Secretary of Education Arne Duncan recently announced that he will offer a waiver to the requirements of No Child Left Behind (NCLB) to any state that wants one — so long as the state agrees to enact the Obama administration’s preferred education reforms.
This is an overreach. No Child Left Behind gives the secretary a broad authority to grant waivers, but Duncan is essentially using that authority to create a whole new policy. If the administration wants to encourage states to adopt specific reforms that are not prescribed in existing law, it should encourage Congress to pass legislation to that effect, not just make the decision itself. This move is of a piece with the administration’s other attempts to legislate by fiat, including the Environmental Protection Agency’s move to regulate carbon dioxide as a pollutant.
But the deeper problem here is NCLB itself — the ridiculous assumptions of which nearly justify Duncan’s actions. The 2001 law mandates that all American schoolchildren be “proficient” in reading and math by 2014; whenever a school fails to make adequate progress toward that goal, it runs a risk of losing federal funding. Needless to say, thanks to a wide variety of factors, not all children are capable of becoming academically proficient — so the law punishes schools for failing to do the impossible.
The drafters of the legislation, and President Bush, who signed it, were perfectly aware that they were making unreasonable demands. We know this because they built escape routes into the law. In addition to giving the secretary of education the right to waive the requirements, NCLB allowed each state to define “proficient” however it wanted. Not surprisingly, massive fraud resulted: To simulate improvement, states made their “proficiency” tests progressively easier. In many states, student scores improved on NCLB tests, but not on other standardized measures of achievement.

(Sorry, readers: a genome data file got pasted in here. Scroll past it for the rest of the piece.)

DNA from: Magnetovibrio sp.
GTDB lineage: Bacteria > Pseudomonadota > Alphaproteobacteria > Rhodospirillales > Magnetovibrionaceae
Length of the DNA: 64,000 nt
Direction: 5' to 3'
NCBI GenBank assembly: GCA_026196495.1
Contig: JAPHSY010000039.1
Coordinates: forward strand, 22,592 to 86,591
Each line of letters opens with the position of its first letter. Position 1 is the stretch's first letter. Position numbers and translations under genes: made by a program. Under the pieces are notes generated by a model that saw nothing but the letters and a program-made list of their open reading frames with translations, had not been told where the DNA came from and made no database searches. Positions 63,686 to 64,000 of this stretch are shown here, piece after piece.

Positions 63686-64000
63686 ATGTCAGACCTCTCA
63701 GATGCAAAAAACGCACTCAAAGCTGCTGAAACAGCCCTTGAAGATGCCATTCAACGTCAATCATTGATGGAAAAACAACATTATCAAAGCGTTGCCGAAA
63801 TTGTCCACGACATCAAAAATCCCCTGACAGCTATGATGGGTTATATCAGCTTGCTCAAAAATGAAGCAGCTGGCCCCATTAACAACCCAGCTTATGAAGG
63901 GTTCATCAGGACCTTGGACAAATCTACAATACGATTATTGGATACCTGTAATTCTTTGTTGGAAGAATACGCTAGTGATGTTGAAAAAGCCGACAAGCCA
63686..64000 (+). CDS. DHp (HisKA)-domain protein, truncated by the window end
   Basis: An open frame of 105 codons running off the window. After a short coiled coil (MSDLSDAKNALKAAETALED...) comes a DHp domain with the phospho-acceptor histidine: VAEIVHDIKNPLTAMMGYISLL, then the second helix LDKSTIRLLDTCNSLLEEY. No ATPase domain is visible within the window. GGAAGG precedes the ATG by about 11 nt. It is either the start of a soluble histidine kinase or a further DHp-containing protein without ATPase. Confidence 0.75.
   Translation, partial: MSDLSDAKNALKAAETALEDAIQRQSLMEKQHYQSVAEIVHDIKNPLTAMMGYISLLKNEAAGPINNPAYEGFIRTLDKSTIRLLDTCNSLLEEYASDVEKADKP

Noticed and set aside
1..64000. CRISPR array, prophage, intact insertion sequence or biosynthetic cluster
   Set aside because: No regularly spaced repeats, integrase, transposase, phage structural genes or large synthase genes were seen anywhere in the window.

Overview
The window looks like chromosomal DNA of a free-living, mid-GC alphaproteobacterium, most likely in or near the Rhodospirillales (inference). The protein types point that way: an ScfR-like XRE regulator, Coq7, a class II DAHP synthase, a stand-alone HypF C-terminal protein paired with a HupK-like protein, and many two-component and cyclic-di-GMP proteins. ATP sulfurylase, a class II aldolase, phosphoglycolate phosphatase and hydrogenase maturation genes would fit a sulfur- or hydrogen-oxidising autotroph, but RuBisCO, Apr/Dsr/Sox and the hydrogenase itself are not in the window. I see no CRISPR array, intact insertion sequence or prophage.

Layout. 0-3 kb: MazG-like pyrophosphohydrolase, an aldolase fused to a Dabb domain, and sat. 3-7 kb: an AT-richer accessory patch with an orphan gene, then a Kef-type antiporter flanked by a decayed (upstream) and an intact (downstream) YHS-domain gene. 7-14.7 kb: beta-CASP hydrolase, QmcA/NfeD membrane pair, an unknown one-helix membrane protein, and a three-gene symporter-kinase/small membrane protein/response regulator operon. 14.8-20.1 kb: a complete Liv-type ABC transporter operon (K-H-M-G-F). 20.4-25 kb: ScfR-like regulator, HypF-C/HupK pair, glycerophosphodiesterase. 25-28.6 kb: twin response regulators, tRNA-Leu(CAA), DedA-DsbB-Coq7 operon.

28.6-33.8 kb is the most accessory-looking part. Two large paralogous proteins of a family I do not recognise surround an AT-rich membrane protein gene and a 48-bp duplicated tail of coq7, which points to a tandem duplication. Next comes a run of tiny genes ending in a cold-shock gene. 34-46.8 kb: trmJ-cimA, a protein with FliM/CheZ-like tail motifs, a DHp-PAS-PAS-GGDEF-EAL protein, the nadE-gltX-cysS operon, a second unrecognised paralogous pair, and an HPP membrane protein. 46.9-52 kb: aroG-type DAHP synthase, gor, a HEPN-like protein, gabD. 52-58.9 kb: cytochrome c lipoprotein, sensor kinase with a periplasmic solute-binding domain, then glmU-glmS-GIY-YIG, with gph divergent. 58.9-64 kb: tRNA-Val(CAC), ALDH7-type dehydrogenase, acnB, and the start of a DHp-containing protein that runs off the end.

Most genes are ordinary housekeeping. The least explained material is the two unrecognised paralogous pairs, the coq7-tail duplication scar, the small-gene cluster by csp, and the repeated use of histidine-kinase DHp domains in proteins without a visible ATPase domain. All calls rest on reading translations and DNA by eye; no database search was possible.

However, there are limits to states’ ability and willingness to fudge the data, and the 2014 deadline — at which point tests will have to be so easy that all students pass them — is approaching. It’s clear that a change is needed, and Congress has thus far failed to pass new legislation.
If the federal government got out of education entirely, we wouldn’t face problems such as this one. But at the very least, legislators should take the reins back from the administration — and base their funding requirements on plausible assumptions this time.